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Stepping Out of Comfort Zone for Class


Senior Erin Menardi spent eight straight hours one evening cuddling with a 50-year-old man she didn’t know.

Menardi is not a professional cuddler, and this is not something she would usually do. She is just a Drake student completing an assignment.

Students in the JMC 120: Magazine Freelance Writing class were given an assignment to step out of their comfort zone and write about an unusual experience of theirs in an article.

“I call it the personal experience essay,” said Jeff Inman, professor of the course. “Journalism has always had a personal element and I wanted them to put themselves in the middle of a story and experience it firsthand.”

The students were assigned to prepare five potential ideas of experiences they could engage in for the assignment. They would then pitch the ideas to the class and their peers choose the best idea for them.

Senior Selchia Cain was given her first choice on the assignment, which involved wearing a burka on campus for a few days.

“It was my boyfriend’s idea, actually. He said ‘Why don’t you wear a holy dress for a week?’ and overall I was thrilled that the class was on board with me moving forward with the project,” Cain said via email.

Menardi went through Snuggle Buddies, an organization that pairs paid professionals with clients who are interested in cuddling and are in need of human touch for therapeutic purposes.

“I didn’t really get any training or any background checks from clients from the organization before doing it, so I was really sketched out about my safety,” Menardi said.

The different experiences this year ranged from going to a shooting range to eating every meal at a soup kitchen for a week to a student doing things for the first time since her father passed away two years ago.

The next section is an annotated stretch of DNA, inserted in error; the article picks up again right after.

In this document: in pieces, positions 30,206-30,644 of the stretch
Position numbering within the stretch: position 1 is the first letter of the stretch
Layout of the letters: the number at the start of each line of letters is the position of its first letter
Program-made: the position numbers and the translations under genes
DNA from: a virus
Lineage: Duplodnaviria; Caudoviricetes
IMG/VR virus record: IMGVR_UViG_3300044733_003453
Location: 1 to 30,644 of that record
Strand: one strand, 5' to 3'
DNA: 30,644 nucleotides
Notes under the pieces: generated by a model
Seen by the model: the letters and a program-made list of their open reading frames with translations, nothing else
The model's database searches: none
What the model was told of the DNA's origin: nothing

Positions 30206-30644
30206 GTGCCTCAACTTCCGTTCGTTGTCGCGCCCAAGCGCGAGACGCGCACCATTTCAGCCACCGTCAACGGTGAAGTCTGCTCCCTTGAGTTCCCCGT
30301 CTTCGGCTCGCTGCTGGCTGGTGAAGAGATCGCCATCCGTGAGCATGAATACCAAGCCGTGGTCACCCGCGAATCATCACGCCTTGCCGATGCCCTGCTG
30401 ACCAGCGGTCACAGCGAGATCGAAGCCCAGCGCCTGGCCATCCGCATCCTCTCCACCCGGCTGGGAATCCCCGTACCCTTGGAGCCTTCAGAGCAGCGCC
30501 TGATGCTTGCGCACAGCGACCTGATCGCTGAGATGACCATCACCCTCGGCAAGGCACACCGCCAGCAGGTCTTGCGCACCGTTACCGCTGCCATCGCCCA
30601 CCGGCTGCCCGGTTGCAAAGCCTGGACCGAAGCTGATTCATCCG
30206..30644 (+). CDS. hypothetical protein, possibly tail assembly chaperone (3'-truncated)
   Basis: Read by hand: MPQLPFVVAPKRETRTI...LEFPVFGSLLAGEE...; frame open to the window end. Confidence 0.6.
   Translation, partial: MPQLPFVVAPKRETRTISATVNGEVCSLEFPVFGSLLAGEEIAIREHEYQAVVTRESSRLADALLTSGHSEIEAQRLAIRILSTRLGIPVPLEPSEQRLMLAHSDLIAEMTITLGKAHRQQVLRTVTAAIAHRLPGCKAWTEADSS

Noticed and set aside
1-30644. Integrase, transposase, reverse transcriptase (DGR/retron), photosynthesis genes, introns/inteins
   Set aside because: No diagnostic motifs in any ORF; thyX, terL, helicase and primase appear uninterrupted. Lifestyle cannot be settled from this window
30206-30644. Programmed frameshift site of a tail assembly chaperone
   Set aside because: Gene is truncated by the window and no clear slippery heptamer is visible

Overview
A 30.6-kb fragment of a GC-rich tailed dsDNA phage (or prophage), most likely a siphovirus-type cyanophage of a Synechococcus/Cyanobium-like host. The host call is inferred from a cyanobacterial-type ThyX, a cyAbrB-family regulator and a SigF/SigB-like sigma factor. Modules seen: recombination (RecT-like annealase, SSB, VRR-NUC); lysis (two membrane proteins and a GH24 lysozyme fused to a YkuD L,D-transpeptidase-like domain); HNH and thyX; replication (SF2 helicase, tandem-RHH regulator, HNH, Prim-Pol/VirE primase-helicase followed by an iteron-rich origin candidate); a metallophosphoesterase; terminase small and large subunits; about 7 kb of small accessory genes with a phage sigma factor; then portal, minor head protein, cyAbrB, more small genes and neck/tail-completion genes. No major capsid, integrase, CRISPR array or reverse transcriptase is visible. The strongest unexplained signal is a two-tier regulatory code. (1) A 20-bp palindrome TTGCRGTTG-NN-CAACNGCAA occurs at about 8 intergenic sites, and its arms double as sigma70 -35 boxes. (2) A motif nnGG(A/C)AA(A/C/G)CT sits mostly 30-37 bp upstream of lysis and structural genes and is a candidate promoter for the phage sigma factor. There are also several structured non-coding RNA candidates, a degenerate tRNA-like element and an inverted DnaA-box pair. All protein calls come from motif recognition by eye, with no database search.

Junior Lauren Kassien used a kit that simulated what dementia was like for the assignment, using gloves that mimicked arthritis, headphones playing static voices and glasses that displayed living with glaucoma.

“Both my grandmas had Alzheimer’s disease and one used to live with my family,” Kassien said. “My mother and I really got frustrated with her and thought that she could do so much more than she was, but now I understand she was just as frustrated with herself as we were with her.”

Each student’s experience in this assignment shaped and changed them in a different way.

Menardi explained that if writers are willing to try something new and uncomfortable, they can write truly great pieces.

“This assignment shows students that you can approach journalism in different ways and that you can be a vehicle for the audience to vicariously live through that they can’t do themselves,” Inman said.

Challenges arose for each student as their essays developed and they became more vulnerable in the assignment.

“The biggest challenge overall was stepping on to campus the first day because I was ignored by individuals that I know and see on a daily basis, yet they saw me completely different based on what I was wearing,” Cain said.

Cain began to see herself differently because of the assignment, but in a positive and life-changing light.

“It was in wearing a few feet of black fabric that I had found beauty in a burka, confidence in being completely covered and feminine liberation in extreme forms of modesty,” Cain said.

Students are not just submitting themselves to peer ridicule and shame, being mistaken for a prostitute or unable to fold their own laundry due to induced slippery hands for the fun of it. They do it for the article.

Inman believes this assignment shapes a good part of their education and experience here at Drake.

“This is the storythat students remember from this class and from their whole experience at Drake,” Inman said.

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